Trump Says He’s ‘Not Satisfied’ as Mnuchin Meets Saudi Prince
(Bloomberg) -- President Donald Trump said he’s still not satisfied with Saudi Arabia’s explanation of dissident journalist Jamal Khashoggi’s death as U.S. Treasury Secretary Steven Mnuchin met with Crown Prince Mohammed bin Salman in Riyadh.
Trump, speaking to reporters Monday on the White House lawn before leaving for a rally in Houston, said he had spoken with Prince Mohammed and is awaiting findings from “tremendously talented people” dispatched to Turkey and Saudi Arabia who were due to return to the U.S. within the next day to brief him on their findings.
“I will know very soon” what happened to Khashoggi, Trump said. “I am not satisfied with what I’ve heard.”
Trump didn’t elaborate on his conversation with Prince Mohammed, nor did he say which agency is investigating Khashoggi’s death or what they are examining. The Washington Post, quoting two unnamed sources, said that CIA Director Gina Haspel was headed to Turkey.
In an interview with USA Today that was published Monday night, Trump called the killing “foolish and stupid,” but said he thought that it was a “plot gone awry.”
Meanwhile, Mnuchin met with Prince Mohammed on Monday to discuss the unfolding Khashoggi investigation, as well as combating terrorist financing, sanctions against Iran and Saudi economic issues, Treasury spokesman Tony Sayegh said on Twitter.
Following the meeting, the Saudi foreign ministry tweeted a photo of the two seated beside each other: “#Crown Prince meets with the U.S. Secretary of the Treasury and stresses the importance of Saudi-US strategic partnership, where it holds an important role in the future in line with the Kingdom’s #Vision2030,” referring to Prince Mohammed’s plan to attract foreign investment.
Mnuchin proceeded with the meeting even as government leaders and corporate executives in Europe and around the world distanced themselves from the Saudi regime amid outrage over the killing. Trump is preparing to tighten oil sanctions on Iran and the administration is counting on Saudi cooperation to make up for the loss of supply and soften potential price increases.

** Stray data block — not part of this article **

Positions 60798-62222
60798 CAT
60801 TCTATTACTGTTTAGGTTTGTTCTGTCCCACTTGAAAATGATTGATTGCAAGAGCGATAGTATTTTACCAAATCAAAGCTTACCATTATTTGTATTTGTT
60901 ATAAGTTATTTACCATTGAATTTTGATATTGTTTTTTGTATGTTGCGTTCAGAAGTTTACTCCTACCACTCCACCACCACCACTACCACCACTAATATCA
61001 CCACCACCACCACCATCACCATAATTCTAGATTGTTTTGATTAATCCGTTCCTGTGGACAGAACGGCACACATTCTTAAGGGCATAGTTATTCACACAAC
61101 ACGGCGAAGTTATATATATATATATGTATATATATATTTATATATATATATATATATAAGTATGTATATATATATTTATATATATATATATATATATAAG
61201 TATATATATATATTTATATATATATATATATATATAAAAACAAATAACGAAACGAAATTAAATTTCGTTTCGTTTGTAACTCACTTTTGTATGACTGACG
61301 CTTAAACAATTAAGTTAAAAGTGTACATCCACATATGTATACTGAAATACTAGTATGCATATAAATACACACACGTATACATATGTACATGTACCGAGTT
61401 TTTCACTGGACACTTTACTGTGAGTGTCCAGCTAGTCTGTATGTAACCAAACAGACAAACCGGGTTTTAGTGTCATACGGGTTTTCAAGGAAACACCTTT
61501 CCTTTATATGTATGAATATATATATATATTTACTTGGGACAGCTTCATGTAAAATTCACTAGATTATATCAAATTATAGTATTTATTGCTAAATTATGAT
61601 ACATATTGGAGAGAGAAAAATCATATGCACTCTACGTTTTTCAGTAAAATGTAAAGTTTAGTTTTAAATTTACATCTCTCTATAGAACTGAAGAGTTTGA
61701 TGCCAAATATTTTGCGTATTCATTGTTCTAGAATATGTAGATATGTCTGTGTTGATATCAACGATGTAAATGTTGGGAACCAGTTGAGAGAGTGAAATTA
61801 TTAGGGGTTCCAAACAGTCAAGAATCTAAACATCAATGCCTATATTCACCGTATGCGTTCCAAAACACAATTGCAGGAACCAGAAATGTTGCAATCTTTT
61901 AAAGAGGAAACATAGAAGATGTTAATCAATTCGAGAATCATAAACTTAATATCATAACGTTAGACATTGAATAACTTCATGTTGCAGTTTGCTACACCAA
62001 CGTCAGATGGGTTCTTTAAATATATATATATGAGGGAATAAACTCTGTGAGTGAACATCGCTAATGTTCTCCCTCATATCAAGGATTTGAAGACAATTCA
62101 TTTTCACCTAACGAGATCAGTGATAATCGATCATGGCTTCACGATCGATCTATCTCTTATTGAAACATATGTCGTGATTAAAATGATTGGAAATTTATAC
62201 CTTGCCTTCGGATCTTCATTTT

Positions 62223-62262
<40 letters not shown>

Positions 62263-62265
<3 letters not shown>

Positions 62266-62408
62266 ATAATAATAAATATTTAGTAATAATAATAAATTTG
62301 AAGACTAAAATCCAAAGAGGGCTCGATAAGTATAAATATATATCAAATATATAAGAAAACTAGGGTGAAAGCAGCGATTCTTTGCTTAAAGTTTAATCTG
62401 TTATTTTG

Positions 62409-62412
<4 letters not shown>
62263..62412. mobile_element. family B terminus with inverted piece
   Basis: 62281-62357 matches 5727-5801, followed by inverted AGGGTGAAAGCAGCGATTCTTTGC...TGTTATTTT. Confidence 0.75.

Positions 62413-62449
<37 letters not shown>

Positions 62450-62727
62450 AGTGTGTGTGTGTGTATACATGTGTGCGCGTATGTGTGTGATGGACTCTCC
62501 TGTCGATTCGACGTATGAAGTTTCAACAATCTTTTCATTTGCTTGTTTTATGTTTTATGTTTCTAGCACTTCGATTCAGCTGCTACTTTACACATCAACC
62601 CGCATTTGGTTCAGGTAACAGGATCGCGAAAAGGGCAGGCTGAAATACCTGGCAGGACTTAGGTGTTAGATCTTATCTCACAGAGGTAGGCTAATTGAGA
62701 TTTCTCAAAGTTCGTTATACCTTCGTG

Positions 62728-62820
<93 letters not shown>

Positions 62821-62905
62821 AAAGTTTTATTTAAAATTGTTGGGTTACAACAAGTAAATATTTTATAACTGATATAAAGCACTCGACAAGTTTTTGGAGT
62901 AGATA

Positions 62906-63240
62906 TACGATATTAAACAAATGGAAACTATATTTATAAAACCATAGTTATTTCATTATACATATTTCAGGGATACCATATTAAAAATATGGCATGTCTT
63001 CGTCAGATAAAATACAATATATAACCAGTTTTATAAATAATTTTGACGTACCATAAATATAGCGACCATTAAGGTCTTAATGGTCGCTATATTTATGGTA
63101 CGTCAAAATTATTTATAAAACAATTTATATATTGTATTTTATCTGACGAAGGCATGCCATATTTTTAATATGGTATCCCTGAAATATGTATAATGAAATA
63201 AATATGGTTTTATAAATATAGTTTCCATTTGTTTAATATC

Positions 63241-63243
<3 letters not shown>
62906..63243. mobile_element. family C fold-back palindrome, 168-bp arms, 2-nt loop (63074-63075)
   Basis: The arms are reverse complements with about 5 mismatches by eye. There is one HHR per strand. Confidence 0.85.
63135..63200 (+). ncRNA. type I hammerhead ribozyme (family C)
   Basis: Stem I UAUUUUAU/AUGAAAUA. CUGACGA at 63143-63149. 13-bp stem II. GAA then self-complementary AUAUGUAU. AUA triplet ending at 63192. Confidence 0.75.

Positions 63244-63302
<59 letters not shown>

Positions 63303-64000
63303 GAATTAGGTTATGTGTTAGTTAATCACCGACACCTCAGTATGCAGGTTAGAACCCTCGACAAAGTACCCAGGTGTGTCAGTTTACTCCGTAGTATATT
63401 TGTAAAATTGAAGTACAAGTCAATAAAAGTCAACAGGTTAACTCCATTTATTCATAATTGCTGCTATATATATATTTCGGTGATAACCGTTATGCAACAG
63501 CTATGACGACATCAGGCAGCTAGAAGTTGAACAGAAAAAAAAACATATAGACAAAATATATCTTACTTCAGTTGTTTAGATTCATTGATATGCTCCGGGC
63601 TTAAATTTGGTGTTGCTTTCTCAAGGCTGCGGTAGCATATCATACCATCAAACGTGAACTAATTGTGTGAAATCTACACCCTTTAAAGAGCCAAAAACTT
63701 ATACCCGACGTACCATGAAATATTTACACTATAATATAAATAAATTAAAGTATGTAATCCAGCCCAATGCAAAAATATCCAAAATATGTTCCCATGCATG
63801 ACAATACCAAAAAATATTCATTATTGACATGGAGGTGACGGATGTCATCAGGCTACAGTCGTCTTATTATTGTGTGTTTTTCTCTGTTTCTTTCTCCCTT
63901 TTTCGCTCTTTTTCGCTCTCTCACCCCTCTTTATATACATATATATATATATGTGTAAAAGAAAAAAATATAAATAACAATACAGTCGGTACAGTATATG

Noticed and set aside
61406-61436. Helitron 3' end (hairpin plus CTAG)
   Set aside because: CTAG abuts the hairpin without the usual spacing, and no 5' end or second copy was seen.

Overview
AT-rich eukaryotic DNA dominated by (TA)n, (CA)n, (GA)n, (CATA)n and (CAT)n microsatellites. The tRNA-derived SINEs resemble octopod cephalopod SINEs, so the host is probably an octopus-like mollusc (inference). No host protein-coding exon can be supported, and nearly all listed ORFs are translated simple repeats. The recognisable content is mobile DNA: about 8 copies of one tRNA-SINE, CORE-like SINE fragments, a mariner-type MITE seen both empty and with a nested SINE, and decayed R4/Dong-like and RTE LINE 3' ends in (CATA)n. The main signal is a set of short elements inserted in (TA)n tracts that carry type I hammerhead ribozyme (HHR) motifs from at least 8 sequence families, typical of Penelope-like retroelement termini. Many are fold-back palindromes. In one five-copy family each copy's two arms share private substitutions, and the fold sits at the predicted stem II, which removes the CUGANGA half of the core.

Mnuchin is in the Middle East for a previously planned trip to the region.
The Saudi government admitted late Friday that the dissident writer had died after what they said was a fight within the kingdom’s Istanbul consulate, where he sought to obtain a document related to his planned wedding. Turkish media and officials have said the Washington Post contributor, a critic of the royal family, was killed and dismembered by a 15-man team that flew in from the kingdom for the day.
Jared Kushner, Trump’s son-in-law and senior adviser, said the White House is still gathering facts on Khashoggi’s murder and wants to preserve the U.S. alliance with Saudi Arabia, downplaying the role of the kingdom’s government in the death.
“I see things that are deceptive every day,” he said Monday at a CNN event in New York after he was asked if the Saudi government had been deceptive about Khashoggi’s death in its Istanbul consulate. “I see them in the Middle East, I see them in Washington.”
“We have our eyes wide open,” he added.
Kushner has developed a personal relationship with Prince Mohammed, who some Republican senators have said is responsible, directly or not, for Khashoggi’s death.
Kushner said he had advised Prince Mohammed to be “transparent” about the incident. Asked whether the administration is reassessing the crown prince as an ally, Kushner said that “once we have all the facts then we’ll make an assessment.”
“Right now as an administration we’re more in the fact-finding phase and we’re obviously getting as many facts as we can from the different places,” Kushner said. “We have to be able to work with our allies, and Saudi Arabia has I think been a very strong ally.”
He said the kingdom has helped the U.S. combat Iranian influence in the Mideast. Saudi Arabia and Iran are engaged in what amounts to a proxy war in Yemen, where they are supporting opposing sides in a bloody civil war. The kingdom has come under criticism for civilian deaths from its bombing campaign in the country.
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